Mr. Feldman: --was that if you make every internal order of a Government agency regarding how its people should act for every reason at all, if you make every one of those subject to the exclusionary rule, you're going to severely discourage the agency from making any rules at all.
And I would add that in this case, what petitioners... we mentioned that possibility, that that would be one consequence or one way of looking at petitioner's view in this case, and the answer seems to be that no, there's a whole Fourth Amendment law also of what kinds of rules a police department has to have, and those rules have to be specific, have to be specific enough to guide the discretion of the officers in making traffic stops with respect to each kind of traffic offense, and I would also think the same rules would have to apply in all other areas where police exercise discretion.
If a police goes to an open air drug market and is trying to do something about it, and sees a number of people dealing drugs, and picks one of them, I think the defendant under their rule... I don't see why the defendant couldn't say, well, why did you pick this person and not somebody else, and you have to have a rule to guide that.
I think the answer to the problem is that the question of when to enforce a law is not a Fourth Amendment issue.
The question is whether you are enforcing a law.
Unidentified Justice: Well, supposing, Mr. Feldman, that the defendant in this case, they had found no drugs at all, and he simply came into the court and said, I... you can't pin this traffic offense on me because I was illegally stopped.
It was a violation of the department regulation.
What should be the result there?
Mr. Feldman: I... in that... where he would go would be to the Bureau of Traffic Adjudication.
Unidentified Justice: Yes.
Mr. Feldman: And as far as I know they would... the stop would still be valid.
His remedy for violating--
Unidentified Justice: They'd say, what Fourth Amendment.
Mr. Feldman: --His remedy would be with the police.
But let me make... I had one other point I did want to raise with respect to Justice Breyer's question, and that is, there are numerous cases where, for instance, State constitutions have been interpreted to extend greater protections than the Federal Fourth Amendment, and therefore, where a police officer's action under State law was illegal, even though under the Federal Constitution it met the standards.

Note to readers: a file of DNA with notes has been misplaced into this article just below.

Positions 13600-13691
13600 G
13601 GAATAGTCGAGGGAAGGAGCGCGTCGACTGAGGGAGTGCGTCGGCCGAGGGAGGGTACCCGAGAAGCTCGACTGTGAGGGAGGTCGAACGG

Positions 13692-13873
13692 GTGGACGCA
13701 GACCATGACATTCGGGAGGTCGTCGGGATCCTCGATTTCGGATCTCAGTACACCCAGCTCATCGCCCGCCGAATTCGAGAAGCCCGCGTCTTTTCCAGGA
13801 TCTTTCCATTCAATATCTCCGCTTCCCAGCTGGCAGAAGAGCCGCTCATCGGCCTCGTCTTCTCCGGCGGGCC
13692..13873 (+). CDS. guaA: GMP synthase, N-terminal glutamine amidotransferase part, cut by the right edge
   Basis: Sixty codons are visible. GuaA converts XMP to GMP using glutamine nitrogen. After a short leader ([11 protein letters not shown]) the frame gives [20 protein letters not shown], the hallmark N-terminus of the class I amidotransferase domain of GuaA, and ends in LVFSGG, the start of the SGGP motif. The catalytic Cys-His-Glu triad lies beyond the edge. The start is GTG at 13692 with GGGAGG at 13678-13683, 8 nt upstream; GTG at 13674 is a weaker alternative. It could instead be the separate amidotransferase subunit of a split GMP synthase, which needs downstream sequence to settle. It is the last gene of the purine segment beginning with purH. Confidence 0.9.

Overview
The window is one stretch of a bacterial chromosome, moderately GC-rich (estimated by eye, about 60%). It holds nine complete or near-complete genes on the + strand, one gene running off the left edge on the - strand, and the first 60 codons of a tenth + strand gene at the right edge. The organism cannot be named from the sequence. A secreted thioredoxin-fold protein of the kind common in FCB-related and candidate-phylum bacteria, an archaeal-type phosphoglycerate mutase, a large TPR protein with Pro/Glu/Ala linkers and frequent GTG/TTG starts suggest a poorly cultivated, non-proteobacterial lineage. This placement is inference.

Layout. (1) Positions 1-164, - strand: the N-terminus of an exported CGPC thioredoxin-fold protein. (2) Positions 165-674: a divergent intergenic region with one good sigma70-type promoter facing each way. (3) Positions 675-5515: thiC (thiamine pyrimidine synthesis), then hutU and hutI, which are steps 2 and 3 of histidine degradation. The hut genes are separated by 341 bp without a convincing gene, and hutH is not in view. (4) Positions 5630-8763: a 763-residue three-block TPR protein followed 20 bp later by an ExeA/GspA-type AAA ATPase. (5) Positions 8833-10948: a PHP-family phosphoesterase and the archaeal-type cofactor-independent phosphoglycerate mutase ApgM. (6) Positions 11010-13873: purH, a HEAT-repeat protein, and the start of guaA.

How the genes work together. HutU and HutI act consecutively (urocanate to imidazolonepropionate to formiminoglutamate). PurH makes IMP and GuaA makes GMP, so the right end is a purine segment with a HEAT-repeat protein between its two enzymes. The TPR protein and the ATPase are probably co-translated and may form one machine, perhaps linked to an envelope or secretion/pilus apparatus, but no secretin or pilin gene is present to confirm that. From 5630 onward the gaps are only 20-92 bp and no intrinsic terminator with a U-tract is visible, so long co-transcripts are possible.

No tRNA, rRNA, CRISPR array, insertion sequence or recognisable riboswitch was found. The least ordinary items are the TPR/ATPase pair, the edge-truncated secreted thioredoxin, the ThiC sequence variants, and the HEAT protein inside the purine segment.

Well, this Court's never suggested that all of those cases now are also violations of the Fourth Amendment because they're violations of State law.
There's a... the role, the primary role of State law, and perhaps not the exclusive one, but the primary role of State law is in defining what the offenses are.
It's basically Federal standards under the Fourth Amendment that determine whether... that determine what actions are reasonable, and it's our submission that it is always reasonable to enforce the law... to enforce the law when you have probable cause to do so.
Unidentified Justice: Well, you really don't go that far, because you wouldn't say selective enforcement based on race or religion would be permissible.
Mr. Feldman: Our view would be that those would be unconstitutional--
Unidentified Justice: For a different reason.
Mr. Feldman: --but they would be unconstitutional under the Equal Protection Clause--
Unidentified Justice: Right.
Mr. Feldman: --and there would be different standards applied to them.
I think again this case is instructive.
In the suppression hearing in this case the officers were asked questions about whether they made the stop because the defendants were black.
The officers denied that they had, and I read the judge agreed that those denials were credible.
So this is a case where they can't meet the applicable equal protection standard, which is was this action taken because of the race of the defendants, but they want to say, well, no, we can't meet that standard, but the Fourth Amendment imposes more stringent standards.
I think our answer to that is that the Fourth Amendment is related to the individual's expectation of privacy, and society's interest in enforcing the law, and it's not a Fourth Amendment defense to say, because society hasn't... well, I violated the law, or there was probable cause to believe that I did, but because somebody else also violated the law, and it wasn't enforced against that person, then therefore the evidence has to be suppressed and it's an unreasonable search and seizure.
I... the test that's proposed by petitioners would result in very arbitrary results, since police department rules, like the one on which petitioners rely--
Unidentified Justice: But Mr. Feldman, does it?
I mean, you said that, and the would-have... this is not a huge requirement, just a difference between could an officer and would a reasonable person, and there are jurisdictions where this would have apprehended is enforced.
I haven't... didn't see in any of the briefs that there's this disarray, this chaos in States that have the would-have standard.
I thought it turns out that in most situations would-have would yield the same thing as could-have.
Mr. Feldman: --Well, I would point Your Honor's attention to the Tenth Circuit's decision, for instance, when it originally had adopted a, quote would-have test and moved to a could-have test.